Chapter 13 is a form of bankruptcy available only to individuals and couples. Through this type of bankruptcy, you work out a restructuring plan and then repay debts through a trustee, sometimes at a discount.
The upside of Chapter 13 is that you get to keep all of your property. Filing this kind of bankruptcy generally works best for people who have a steady and reliable stream of income to ensure they can meet their new set of obligations. You keep all of your property and pay back some or all of your debt in a three to five year period to a bankruptcy trustee who then pays your creditors.
Paying taxes, alimony and child support are considered priority debts in a Chapter 13 filing, and must be repaid in full as part of your plan. Instead of repaying car loans and mortgages, you may be able to surrender your property and you will no longer be liable for paying on them anymore.
You must be qualified to file a Chapter 13 bankruptcy. Some of the requirements include:
- If you are a business owner, you can file for Chapter 13, but only your personal debts can be discharged. Your business debts will remain separate.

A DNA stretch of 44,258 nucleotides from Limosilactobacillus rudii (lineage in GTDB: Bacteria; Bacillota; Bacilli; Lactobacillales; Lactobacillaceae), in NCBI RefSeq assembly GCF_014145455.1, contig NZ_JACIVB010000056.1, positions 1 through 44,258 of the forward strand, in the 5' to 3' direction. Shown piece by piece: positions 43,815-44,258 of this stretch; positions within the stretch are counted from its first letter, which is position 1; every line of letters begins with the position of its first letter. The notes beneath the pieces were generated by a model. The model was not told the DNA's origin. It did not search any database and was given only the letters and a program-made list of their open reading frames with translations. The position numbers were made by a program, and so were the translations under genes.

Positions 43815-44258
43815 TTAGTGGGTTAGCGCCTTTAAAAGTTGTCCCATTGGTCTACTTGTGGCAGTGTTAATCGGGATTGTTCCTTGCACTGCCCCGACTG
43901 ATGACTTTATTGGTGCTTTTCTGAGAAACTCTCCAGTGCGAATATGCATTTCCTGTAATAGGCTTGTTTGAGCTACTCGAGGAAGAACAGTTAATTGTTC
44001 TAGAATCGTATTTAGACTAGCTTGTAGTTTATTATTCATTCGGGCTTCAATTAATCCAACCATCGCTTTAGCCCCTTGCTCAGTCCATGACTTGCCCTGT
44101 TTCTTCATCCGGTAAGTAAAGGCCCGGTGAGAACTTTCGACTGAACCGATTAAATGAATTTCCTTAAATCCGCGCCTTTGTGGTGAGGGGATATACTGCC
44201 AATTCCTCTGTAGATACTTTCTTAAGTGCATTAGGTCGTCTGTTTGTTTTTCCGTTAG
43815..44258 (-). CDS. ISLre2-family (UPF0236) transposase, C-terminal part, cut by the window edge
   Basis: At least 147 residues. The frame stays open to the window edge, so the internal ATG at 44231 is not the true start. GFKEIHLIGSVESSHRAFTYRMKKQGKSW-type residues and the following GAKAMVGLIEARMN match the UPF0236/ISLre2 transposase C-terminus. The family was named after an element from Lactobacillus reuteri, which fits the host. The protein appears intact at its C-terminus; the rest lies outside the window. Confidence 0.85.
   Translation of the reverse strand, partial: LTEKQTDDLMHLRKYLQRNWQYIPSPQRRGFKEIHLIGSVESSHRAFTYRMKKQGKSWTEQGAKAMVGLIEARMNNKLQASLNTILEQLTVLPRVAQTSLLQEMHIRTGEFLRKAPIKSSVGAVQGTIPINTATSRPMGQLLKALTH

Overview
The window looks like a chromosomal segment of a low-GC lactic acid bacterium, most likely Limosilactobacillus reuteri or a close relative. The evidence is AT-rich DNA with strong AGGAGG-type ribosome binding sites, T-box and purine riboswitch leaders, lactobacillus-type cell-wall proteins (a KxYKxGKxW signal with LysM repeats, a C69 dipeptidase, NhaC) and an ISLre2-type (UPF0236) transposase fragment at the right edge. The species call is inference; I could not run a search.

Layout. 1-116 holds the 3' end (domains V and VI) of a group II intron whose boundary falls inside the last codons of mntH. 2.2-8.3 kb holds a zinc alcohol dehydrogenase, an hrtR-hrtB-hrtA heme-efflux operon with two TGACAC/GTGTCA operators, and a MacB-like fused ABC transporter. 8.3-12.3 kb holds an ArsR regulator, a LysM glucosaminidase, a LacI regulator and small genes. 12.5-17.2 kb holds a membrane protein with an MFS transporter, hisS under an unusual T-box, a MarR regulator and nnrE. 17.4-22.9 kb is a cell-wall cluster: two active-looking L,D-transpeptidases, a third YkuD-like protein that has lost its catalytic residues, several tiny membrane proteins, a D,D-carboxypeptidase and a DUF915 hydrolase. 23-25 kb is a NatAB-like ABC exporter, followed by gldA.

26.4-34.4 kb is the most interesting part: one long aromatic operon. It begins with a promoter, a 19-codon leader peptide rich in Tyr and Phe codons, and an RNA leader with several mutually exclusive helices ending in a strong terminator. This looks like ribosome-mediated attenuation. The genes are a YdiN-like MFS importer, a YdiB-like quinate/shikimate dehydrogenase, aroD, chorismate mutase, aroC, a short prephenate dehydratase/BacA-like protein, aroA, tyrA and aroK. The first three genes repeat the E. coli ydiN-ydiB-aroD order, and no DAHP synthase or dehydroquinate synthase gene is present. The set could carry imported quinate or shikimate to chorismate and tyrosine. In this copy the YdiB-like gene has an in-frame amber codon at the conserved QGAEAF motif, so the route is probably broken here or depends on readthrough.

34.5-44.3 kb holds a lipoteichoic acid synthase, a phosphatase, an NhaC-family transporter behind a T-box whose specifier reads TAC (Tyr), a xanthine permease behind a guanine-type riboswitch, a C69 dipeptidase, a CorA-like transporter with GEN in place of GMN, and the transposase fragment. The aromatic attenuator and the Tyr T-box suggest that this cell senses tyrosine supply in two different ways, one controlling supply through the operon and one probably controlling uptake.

- You must be able to show a regular stream of income and that you can make regular payments to the Chapter 13 trustee handling your bankruptcy. If you can’t show regular income, your Chapter 13 plan will probably not be approved.
- Unsecured debts, such as credit card debt, loans, taxes and medical bills have a cap on them. They cannot exceed $383,175. Many times, debtors will only require a partial repayment of this kind of debt. Amounts and percentages will vary based on your personal situation.
- Secured debts, such as car and mortgage payments also have a ceiling. Combined, they cannot exceed $1,149,525.
- If you are a stocks or commodities broker, you are not allowed to file Chapter 13 bankruptcy under any circumstances.
Faletti Law Office focuses on family law, tax law, bankruptcy and estate planning for clients in Bloomfield and the surrounding Colorado communities of Arvada, Westminster, Northglenn, Commerce City, Erie, Brighton, Lafayette, Longmont, Firestone, Thornton, Adams County, Jefferson County and beyond.